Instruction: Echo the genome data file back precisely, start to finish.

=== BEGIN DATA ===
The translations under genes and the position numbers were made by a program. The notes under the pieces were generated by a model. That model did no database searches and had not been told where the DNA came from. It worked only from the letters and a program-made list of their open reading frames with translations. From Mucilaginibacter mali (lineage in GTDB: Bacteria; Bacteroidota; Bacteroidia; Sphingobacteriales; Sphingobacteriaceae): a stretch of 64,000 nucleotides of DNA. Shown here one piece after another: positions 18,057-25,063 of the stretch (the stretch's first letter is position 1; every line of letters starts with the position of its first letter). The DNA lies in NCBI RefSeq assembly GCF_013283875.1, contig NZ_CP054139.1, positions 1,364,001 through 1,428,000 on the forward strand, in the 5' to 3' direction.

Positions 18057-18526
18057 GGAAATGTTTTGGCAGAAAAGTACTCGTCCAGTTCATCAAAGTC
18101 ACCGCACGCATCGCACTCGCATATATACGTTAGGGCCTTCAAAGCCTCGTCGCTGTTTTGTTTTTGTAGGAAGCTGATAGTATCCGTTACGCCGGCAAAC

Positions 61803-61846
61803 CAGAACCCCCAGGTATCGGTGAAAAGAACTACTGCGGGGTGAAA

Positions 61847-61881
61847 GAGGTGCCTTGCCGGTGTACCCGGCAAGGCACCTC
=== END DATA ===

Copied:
The translations under genes and the position numbers were made by a program. The notes under the pieces were generated by a model. That model did no database searches and had not been told where the DNA came from. It worked only from the letters and a program-made list of their open reading frames with translations. From Mucilaginibacter mali (lineage in GTDB: Bacteria; Bacteroidota; Bacteroidia; Sphingobacteriales; Sphingobacteriaceae): a stretch of 64,000 nucleotides of DNA. Shown here one piece after another: positions 18,057-25,063 of the stretch (the stretch's first letter is position 1; every line of letters starts with the position of its first letter). The DNA lies in NCBI RefSeq assembly GCF_013283875.1, contig NZ_CP054139.1, positions 1,364,001 through 1,428,000 on the forward strand, in the 5' to 3' direction.

Positions 18057-18526
18057 GGAAATGTTTTGGCAGAAAAGTACTCGTCCAGTTCATCAAAGTC
18101 ACCGCACGCATCGCACTCGCATATATACGTTAGGGCCTTCAAAGCCTCGTCGCTGTTTTGTTTTTGTAGGAAGCTGATAGTATCCGTTACGCCGGCAAAC

Positions 61803-61846
61803 CAGAACCCCCAGGTATCGGTGAAAAGAACTACTGCGGGGTGAAA

Positions 61847-61881
61847 GAGGTGCCTTGCCGGTGTACCCGGCAAGGCACCTC